Daily exercise can help school children cope better with stress, making them more resilient, finds a study. In the study, published in Journal of Science and Medicine in Sport, it was found out that the participants who exercise more than an hour per day, as per the World Health Organisation (WHO) recommendation, produced less cortisol in the stress task than the children who were less active.
“Regularly active children seem to have a reduced physiological stress reaction in general,” said lead author Manuel Hanke, from the University of Basel in Switzerland.
“When children regularly run, swim, climb, etc., the brain learns to associate a rise in cortisol with something positive. The body’s reaction always has a cognitive component as well: this positive association helps to prevent the concentration of cortisol from rising to too high a level in exam situations as well,” said Sebastian Ludyga, from the varsity.
The study was conducted on 110 children between the age of 10 and 13 who wore a sensor tracking their daily movement over the course of a week. The researchers then brought the participants into the lab on two separate occasions to complete a stressful task and a non-stressful control task.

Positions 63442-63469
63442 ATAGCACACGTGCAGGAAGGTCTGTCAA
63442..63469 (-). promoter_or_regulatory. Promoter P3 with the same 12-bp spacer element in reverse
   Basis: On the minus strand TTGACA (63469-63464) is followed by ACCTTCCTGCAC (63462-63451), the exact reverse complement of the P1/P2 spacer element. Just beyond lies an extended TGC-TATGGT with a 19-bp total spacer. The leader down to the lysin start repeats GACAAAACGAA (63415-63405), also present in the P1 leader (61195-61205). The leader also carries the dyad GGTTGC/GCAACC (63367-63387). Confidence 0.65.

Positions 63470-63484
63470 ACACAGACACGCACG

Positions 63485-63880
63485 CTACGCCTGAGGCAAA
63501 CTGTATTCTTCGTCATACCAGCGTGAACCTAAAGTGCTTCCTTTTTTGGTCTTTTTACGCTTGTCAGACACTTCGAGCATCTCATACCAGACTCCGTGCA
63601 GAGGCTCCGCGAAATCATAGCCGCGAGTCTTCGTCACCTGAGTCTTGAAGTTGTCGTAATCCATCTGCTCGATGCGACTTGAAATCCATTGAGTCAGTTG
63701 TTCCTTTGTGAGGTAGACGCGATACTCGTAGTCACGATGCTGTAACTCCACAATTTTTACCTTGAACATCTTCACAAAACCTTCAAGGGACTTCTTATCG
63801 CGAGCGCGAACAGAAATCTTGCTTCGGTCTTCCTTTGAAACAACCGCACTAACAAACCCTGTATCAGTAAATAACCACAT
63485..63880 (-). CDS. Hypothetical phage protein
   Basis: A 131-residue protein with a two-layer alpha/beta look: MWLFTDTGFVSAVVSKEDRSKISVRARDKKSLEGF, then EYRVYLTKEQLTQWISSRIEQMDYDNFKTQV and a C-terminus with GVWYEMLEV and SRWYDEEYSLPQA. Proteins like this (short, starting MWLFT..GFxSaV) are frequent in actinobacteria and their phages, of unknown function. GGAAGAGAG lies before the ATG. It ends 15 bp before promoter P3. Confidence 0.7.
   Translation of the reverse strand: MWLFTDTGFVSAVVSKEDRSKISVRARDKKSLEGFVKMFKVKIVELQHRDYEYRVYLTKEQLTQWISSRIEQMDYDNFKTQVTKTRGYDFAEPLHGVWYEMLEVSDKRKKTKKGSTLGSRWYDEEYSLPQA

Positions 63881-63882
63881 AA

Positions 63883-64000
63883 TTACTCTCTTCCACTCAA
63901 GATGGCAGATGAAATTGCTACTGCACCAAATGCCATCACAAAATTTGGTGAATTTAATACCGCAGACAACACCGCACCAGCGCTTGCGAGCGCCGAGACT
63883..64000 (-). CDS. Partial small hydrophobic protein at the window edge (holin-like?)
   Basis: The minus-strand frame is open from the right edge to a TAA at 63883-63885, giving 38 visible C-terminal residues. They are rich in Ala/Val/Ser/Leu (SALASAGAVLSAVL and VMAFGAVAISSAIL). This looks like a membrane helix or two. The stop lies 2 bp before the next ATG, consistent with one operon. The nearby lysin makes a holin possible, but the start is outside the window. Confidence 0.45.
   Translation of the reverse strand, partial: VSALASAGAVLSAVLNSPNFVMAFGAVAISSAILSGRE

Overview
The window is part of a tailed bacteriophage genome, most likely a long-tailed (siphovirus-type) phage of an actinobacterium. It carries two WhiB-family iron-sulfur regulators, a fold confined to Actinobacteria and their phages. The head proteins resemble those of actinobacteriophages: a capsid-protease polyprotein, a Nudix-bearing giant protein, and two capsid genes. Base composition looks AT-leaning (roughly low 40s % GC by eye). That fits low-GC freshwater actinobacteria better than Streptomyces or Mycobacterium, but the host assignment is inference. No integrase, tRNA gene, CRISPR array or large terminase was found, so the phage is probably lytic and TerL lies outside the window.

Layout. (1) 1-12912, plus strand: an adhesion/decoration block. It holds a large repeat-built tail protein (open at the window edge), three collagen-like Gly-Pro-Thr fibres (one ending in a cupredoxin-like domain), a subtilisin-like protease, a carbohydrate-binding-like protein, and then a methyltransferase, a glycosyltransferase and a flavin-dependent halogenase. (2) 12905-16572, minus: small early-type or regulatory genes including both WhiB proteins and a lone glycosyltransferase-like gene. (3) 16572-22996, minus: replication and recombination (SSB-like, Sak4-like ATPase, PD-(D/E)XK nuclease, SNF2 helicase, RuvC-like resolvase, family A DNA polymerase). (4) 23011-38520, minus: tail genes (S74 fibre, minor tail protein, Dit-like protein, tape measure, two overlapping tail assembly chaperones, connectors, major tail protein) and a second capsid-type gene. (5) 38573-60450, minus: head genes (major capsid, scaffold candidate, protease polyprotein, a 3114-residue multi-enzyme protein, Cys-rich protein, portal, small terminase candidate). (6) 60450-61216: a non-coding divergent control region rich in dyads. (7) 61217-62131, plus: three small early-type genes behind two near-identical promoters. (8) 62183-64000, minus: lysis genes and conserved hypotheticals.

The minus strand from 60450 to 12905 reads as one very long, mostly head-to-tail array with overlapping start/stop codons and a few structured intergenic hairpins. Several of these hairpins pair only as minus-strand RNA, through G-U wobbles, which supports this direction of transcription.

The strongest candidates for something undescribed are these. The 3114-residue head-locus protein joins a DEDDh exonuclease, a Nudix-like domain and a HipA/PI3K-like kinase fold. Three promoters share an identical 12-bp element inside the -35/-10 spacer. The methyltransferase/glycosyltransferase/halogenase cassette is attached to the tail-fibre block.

They tested the children’s physical stress reaction via the concentration of the stress hormone cortisol in their saliva. With the analysis of saliva samples, the researchers also examined cognitive reactions to the stress task by recording participants’ brainwaves via electroencephalogram (EEG).
“Stress can interfere with thinking. Some of us are familiar with this in its most extreme form – a blackout,” Hanke said. The team now aims to determine whether physical activity also has an influence on these cognitive effects of stress.